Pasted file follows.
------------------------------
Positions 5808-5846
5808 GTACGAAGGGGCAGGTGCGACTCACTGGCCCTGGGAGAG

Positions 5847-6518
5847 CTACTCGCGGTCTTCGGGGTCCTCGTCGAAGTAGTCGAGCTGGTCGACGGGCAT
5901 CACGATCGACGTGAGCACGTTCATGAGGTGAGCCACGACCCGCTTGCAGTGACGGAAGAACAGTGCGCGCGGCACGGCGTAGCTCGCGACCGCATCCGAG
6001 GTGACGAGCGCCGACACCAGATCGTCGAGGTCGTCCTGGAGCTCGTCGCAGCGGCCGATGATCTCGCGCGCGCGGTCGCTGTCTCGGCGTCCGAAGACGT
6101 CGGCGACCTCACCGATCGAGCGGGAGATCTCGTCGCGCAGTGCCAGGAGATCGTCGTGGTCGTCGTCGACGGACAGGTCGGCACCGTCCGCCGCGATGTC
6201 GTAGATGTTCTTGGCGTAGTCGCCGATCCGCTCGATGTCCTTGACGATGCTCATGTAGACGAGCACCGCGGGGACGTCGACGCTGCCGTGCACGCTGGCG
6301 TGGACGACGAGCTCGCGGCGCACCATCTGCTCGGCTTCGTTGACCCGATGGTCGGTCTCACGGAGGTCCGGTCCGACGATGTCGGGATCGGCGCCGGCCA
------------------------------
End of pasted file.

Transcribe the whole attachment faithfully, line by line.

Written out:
Positions 5808-5846
5808 GTACGAAGGGGCAGGTGCGACTCACTGGCCCTGGGAGAG

Positions 5847-6518
5847 CTACTCGCGGTCTTCGGGGTCCTCGTCGAAGTAGTCGAGCTGGTCGACGGGCAT
5901 CACGATCGACGTGAGCACGTTCATGAGGTGAGCCACGACCCGCTTGCAGTGACGGAAGAACAGTGCGCGCGGCACGGCGTAGCTCGCGACCGCATCCGAG
6001 GTGACGAGCGCCGACACCAGATCGTCGAGGTCGTCCTGGAGCTCGTCGCAGCGGCCGATGATCTCGCGCGCGCGGTCGCTGTCTCGGCGTCCGAAGACGT
6101 CGGCGACCTCACCGATCGAGCGGGAGATCTCGTCGCGCAGTGCCAGGAGATCGTCGTGGTCGTCGTCGACGGACAGGTCGGCACCGTCCGCCGCGATGTC
6201 GTAGATGTTCTTGGCGTAGTCGCCGATCCGCTCGATGTCCTTGACGATGCTCATGTAGACGAGCACCGCGGGGACGTCGACGCTGCCGTGCACGCTGGCG
6301 TGGACGACGAGCTCGCGGCGCACCATCTGCTCGGCTTCGTTGACCCGATGGTCGGTCTCACGGAGGTCCGGTCCGACGATGTCGGGATCGGCGCCGGCCA